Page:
If the decision to bring diesel to the U.S. is approved, a Mazda official says that it would be the company’s next-generation diesel called SKY-D that would make it here. It is a little bit more powerful than the 2.2L diesel unit and would most likely be offered with the company’s new dual-clutch automated gearbox. The 6-speed manual may also be retained.
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Old 03-19-2010, 09:26 AM
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Lets hope they can get it to work with an AT.
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Old 03-19-2010, 02:03 PM
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Originally Posted by TSX69 View Post
The 6-speed manual may also be retained.
What are the chances that family SUV would have a 6MT in the US?

Even the DSG idea seems dubious. Other then VW, no other maker wants to jump in the diesel pool with a mainstream vehicle for some reason.
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Old 03-19-2010, 07:43 PM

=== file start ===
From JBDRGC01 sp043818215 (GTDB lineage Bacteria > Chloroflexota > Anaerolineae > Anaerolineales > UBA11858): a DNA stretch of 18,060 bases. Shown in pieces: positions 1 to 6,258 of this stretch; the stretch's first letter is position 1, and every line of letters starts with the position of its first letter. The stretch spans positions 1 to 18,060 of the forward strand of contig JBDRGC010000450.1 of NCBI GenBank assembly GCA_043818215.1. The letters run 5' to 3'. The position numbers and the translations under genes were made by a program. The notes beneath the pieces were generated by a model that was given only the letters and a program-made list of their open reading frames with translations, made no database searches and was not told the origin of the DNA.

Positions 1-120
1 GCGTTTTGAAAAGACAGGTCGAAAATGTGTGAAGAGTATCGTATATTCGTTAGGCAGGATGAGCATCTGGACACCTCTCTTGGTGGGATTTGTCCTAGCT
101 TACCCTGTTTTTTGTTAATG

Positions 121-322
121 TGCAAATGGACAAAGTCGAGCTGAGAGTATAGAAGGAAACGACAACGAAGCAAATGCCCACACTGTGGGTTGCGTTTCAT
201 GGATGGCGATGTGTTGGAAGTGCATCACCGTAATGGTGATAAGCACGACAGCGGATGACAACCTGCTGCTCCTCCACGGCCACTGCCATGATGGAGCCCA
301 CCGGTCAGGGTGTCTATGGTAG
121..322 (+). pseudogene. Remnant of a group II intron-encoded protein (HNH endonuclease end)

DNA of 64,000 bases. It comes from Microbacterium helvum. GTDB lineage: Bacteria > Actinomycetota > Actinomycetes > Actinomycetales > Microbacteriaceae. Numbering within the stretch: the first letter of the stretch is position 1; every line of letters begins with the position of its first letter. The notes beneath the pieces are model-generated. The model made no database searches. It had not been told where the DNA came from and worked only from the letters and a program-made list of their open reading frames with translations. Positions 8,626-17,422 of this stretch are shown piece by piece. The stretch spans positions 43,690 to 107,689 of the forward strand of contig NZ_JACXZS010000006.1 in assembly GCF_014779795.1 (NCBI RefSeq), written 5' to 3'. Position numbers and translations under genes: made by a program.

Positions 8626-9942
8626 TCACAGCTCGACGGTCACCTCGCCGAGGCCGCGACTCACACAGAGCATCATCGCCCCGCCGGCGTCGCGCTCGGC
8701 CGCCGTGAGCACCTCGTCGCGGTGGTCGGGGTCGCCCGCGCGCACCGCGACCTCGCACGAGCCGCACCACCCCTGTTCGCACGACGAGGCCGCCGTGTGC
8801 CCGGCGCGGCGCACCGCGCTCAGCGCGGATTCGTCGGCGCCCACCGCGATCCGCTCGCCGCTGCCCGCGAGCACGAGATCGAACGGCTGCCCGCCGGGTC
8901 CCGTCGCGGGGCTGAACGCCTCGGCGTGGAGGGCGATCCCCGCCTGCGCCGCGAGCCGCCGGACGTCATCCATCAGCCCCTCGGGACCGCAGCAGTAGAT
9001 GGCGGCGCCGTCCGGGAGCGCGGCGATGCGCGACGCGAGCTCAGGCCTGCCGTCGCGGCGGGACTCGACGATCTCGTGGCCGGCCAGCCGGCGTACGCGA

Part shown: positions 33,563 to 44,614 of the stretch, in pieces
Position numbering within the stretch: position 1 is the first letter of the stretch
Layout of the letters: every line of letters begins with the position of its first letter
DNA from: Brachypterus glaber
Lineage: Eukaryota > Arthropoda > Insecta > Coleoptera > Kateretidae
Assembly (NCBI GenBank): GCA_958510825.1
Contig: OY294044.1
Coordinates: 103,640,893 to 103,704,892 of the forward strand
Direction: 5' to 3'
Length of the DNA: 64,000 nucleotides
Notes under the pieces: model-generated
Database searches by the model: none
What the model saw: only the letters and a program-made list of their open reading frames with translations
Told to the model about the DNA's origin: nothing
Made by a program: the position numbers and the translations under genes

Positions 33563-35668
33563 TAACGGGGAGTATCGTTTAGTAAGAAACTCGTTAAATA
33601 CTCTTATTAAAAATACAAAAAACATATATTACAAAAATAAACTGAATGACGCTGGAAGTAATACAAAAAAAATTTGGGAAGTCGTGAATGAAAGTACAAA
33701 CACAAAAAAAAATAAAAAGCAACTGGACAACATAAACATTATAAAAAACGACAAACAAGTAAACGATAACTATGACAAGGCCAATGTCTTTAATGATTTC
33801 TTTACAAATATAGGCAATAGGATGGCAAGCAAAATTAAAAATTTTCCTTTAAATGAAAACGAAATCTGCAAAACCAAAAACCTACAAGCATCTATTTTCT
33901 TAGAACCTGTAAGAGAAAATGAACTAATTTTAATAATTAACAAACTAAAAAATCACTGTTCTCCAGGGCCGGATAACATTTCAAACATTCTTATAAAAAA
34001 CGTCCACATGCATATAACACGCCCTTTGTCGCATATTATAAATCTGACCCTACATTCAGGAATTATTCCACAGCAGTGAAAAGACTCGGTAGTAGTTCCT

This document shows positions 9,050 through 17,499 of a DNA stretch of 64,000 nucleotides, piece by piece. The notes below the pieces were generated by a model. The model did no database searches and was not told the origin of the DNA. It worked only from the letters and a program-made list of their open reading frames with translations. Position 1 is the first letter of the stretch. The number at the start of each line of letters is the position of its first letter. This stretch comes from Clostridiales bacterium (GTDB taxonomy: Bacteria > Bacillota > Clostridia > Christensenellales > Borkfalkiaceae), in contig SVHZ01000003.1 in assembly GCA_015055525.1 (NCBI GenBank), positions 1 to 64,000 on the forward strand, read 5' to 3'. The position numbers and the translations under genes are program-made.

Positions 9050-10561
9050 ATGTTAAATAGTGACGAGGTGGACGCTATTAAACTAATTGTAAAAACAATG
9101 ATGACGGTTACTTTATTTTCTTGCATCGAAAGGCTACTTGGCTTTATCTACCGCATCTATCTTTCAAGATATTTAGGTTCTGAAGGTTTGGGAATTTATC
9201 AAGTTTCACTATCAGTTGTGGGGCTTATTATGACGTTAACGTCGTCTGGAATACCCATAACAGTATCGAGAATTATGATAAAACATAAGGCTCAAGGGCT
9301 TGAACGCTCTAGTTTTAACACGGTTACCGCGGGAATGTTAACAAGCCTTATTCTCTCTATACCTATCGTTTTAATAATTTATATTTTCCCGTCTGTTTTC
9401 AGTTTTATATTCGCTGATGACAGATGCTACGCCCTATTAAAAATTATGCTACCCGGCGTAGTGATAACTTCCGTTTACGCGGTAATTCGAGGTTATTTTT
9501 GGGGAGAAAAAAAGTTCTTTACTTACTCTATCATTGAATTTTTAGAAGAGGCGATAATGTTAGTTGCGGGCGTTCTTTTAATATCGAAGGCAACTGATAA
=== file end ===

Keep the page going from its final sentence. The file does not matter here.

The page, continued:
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6 speed manual??? I don't see that on the Canadian site. Maybe that's a typo in the article?
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Old 03-20-2010, 02:13 PM
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^ the article is talking about possible upcoming drivetrains - not what is available now.
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Old 03-20-2010, 08:54 PM
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We never get any cool diesels in the States.
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Old 03-29-2010, 07:40 AM
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Arrow Toyota